They do not realize that the insoluble problem that the U.S. economy has lies precisely in the denial of the essential regulation that the State can carry out to achieve the necessary balances and guarantee the rational growth of the model.
At the social level, the economy is made up of a central system, made up of the State, government and organizations, and a quasi-automatic one, as far as it can be: the market.
But this was not always the case, the functioning of society has evolved over time. The management system of socialist societies, beginning with their State, includes the entire network of civil society, organizations and agencies, companies, and even the last human being since it presupposes perfected, genuine democracy, that of Martí’s “with all and for the good of all.” Ah, but a society that includes capital under the condition that it does not exercise as a “class for itself.”
The taking of power by the workers in socialist societies is not synonymous with the state being infallible. Undoubtedly, society has taken an incredible qualitative leap by allowing the majority to access power, but this only creates the objective conditions for a better direction of the destinies of man. Examples of malfunction are not lacking, see Stalinism as the most obvious.
Capitalist systems also manifest well-developed states, not because of their oversized rampant bureaucracy, but because of the functions that this structure performs, but up to there. Its operation is consciously subordinate and limited to capital and the market.
Some 40 years ago, China broke away from dogmatic voluntarism and undertook the economic reform that allowed it to free the productive forces to achieve a rate of growth and development never seen before. Trying to decide what each family or each member of society eats every day, every week and every month is, in addition to being absurd, impossible. This is precisely the dogmatic voluntarism from which China emerged and in which Cuba is still stuck, now seemingly engrossed in getting out of it. Attempting to centralize decisions, at the current level of technological development of the country, such as what to buy, how to invest, what to sell, and in what quantities, at the business level, is just as excessive as the dogmatic Chinese model, in addition to being voluntaristic in essence.
Once this model was overcome, China today enjoys the well-being desired by its people, still growing and increasingly closer to a model of full ecological recognition that stops environmental deterioration and saves the planet. Like all human work, it is not a perfect undertaking and shows problems in its democratic functioning, but it does so with a total attachment to serving the entire working class: the Chinese people.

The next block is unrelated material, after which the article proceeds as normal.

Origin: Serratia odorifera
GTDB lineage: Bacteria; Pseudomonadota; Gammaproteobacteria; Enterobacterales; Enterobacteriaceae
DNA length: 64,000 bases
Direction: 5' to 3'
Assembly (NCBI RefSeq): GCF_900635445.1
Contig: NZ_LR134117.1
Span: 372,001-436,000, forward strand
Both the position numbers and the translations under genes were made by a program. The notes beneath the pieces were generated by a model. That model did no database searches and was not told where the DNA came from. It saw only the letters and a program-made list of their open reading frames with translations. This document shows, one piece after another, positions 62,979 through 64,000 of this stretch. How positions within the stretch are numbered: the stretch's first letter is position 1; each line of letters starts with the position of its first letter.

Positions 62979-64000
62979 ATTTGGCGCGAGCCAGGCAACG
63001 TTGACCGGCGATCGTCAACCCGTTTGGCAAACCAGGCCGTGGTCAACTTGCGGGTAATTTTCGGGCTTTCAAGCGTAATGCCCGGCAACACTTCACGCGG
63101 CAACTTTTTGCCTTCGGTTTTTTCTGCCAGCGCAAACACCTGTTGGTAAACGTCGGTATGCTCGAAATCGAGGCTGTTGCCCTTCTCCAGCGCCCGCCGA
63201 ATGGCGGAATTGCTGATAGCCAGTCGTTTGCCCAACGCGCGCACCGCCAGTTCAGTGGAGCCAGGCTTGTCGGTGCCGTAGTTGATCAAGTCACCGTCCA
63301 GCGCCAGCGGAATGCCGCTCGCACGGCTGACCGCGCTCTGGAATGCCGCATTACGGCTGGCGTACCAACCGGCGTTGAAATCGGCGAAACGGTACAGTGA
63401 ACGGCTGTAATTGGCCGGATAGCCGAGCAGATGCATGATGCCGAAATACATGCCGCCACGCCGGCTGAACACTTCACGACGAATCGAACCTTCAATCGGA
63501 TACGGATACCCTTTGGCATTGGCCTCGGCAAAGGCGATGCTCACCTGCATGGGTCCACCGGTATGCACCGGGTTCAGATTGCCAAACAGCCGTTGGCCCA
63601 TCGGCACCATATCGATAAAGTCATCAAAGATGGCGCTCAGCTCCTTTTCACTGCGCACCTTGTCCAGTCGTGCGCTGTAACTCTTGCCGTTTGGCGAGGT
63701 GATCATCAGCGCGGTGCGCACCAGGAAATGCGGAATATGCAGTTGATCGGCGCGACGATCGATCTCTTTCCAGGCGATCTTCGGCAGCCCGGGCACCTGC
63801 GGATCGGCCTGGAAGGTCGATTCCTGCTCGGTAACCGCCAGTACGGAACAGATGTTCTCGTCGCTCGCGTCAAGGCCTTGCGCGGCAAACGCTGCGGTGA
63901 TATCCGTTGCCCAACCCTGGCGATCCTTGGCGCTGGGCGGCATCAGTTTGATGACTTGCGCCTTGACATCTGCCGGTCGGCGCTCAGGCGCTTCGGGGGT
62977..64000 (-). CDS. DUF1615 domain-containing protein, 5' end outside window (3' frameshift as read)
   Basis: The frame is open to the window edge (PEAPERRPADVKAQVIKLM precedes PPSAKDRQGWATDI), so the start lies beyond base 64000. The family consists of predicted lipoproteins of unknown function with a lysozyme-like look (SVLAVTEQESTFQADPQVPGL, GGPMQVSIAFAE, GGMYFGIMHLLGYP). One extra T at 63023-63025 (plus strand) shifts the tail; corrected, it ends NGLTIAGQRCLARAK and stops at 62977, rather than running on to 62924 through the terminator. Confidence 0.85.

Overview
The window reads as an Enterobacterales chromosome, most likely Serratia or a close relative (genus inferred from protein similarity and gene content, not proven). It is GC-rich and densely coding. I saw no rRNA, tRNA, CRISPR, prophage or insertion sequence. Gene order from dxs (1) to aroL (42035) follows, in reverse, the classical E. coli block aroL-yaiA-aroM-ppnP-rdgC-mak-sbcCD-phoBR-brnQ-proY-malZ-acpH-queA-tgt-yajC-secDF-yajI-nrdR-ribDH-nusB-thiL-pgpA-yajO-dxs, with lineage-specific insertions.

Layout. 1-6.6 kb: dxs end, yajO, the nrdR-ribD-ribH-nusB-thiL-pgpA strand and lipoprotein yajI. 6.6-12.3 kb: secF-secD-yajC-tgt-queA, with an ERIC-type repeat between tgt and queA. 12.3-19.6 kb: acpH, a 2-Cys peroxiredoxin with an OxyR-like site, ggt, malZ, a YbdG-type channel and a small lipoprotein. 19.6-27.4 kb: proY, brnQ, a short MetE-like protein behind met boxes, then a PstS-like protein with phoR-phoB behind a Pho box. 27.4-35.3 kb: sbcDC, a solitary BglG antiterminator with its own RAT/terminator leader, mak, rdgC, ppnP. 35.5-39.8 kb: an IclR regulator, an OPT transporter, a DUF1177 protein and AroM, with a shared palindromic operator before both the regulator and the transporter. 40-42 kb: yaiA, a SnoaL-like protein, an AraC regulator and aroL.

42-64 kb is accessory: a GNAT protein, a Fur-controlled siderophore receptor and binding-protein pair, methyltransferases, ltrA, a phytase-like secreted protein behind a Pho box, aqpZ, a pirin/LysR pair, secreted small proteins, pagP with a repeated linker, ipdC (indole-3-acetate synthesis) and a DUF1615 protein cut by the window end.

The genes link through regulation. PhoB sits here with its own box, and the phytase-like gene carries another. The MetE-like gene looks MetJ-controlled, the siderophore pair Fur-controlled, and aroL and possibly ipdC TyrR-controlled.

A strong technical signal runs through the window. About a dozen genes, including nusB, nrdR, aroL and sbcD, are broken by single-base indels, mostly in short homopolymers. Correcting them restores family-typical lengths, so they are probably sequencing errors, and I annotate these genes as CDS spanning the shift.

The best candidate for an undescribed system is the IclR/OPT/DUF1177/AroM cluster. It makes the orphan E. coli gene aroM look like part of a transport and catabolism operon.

The most incredible paradox in the world today is that while socialist China is a leader against trade protectionism, the United States elects Trump to defend protectionism. This means that for now, at least, the market in two socialist countries, China and Vietnam, is managed in such a way that it performs better than under capitalism. This seems to indicate that when the market is managed by interests not subordinated to big capital, it gives better results.
We must not doubt that China and Vietnam can also return to capitalism, but even in this process of reconfiguration, they would have achieved what socialism stands for and what their societies cry out for: to take hundreds of millions of workers out of the deepest poverty.
The opposite could also happen. It may be that both countries continue to advance, consolidate their socialism and improve their societies along the way, democratize them deeply, perfect the role of the Party and the control of the working class over the objectives of society, managing to consolidate its socialist foundations. One is not leftwing just for supporting altruistic ideas, for clinging to an ideological orthodoxy, but, above all, for achieving the well-being of the workers.
Dialectical materialism is not a religion, it is a living conception in constant movement, evolution, and revolution, which this incipient “New World” seems to show. And it is not a temporary situation, although there will undoubtedly be ups and downs defending the retrograde idea of obtaining “profits at all costs,” and the neoliberal fundamentalism of zero participation of the State in economic affairs, but there is no going back to this tendency towards the market economic model with planning, or planning with the market, a dialectical unit that implies a decisive strategic role for the State in any country, beyond the concept of the socioeconomic system in which they want to accommodate it.